Posts Tagged: Sarah Ruhl

“Fruitful Bewilderment”

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At The New Republic, Sarah Ruhl elicits thoughts and impromptu poems from poet Max Ritvo on spirituality, performance comedy, and “Fruitful Bewilderment.” On spirituality, Ritvo says, “The first time I heard Schubert’s Agnus Dei at a Mass, it made me feel like my forehead had never belonged anywhere, but suddenly knew that it was right where it belonged, holding my face together.” Ritvo died of cancer at 25 this past August; his book, Four Reincarnations, is just out from Milkweed Editions.

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The Rumpus Interview with Max Ritvo

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Max Ritvo passed away on August 23, 2016. Earlier this summer, he spoke with Sarah Blake about his debut collection Four Reincarnations, writing with and about cancer, and how language is a game. ...more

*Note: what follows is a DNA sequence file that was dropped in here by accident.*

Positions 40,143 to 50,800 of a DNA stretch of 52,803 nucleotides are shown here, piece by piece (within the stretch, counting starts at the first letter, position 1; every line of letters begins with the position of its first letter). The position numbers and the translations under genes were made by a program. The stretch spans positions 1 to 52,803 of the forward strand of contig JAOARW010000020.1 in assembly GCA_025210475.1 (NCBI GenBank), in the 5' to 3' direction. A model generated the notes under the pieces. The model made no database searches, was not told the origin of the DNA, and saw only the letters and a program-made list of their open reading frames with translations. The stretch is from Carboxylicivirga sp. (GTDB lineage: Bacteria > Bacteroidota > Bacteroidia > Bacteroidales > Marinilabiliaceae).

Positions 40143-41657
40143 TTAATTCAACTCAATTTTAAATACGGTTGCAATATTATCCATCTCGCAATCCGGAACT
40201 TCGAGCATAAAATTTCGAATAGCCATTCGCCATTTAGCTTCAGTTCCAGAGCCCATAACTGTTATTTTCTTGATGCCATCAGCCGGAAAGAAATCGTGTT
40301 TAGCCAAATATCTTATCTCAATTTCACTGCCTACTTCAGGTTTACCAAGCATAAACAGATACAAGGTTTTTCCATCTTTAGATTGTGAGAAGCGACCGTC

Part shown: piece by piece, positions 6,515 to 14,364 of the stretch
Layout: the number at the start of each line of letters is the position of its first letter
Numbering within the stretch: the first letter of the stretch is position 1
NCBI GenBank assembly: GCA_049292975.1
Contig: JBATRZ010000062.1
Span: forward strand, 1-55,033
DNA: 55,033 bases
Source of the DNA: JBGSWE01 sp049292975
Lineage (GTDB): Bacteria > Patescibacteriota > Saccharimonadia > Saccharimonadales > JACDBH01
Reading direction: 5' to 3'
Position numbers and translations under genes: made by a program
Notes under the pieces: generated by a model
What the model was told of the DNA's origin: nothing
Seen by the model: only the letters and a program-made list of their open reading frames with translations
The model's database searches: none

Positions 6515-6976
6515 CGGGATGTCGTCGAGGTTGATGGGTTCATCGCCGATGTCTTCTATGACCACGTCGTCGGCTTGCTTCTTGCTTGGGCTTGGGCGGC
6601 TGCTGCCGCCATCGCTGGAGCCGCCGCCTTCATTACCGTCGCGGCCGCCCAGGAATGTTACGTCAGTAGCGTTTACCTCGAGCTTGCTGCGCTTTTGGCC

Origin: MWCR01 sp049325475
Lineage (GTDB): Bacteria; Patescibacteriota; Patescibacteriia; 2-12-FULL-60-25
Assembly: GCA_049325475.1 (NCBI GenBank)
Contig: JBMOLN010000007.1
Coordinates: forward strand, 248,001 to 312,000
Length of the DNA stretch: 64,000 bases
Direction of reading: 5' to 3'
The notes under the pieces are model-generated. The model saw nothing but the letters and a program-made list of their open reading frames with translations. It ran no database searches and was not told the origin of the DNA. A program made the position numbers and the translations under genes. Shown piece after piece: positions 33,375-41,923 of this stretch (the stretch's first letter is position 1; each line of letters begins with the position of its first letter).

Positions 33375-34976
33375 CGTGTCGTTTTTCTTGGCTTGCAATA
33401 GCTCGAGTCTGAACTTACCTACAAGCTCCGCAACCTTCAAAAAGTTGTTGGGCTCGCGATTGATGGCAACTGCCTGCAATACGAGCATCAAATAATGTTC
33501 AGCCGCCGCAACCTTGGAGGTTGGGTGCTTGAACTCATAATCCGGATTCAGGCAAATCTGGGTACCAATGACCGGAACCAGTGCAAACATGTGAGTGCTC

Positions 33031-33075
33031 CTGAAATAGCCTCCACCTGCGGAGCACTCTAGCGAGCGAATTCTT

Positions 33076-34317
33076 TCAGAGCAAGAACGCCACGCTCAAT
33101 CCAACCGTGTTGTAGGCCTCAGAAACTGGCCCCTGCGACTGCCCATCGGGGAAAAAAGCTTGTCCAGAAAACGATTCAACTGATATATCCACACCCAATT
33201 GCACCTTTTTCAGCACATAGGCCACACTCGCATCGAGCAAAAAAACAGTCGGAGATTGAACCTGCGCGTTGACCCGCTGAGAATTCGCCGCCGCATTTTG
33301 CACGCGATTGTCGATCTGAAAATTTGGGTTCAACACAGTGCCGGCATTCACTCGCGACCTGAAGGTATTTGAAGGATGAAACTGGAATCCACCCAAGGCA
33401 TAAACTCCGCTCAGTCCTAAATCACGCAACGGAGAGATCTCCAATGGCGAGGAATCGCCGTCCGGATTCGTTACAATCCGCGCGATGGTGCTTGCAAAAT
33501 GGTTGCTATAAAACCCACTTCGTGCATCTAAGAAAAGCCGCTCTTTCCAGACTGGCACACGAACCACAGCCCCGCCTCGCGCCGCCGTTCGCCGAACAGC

Writing Motherhood

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…motherhood is an undiscovered country in the literary sense, one we must venture into lest our experience goes unrecorded, or recorded only by men.

At the New York Times, Sarah Ruhl reviews Rivka Galchen’s new collection of essays, Little Labors, and imagines a rich and intimate solidarity, even friendship, between herself and Galchen as mothers.

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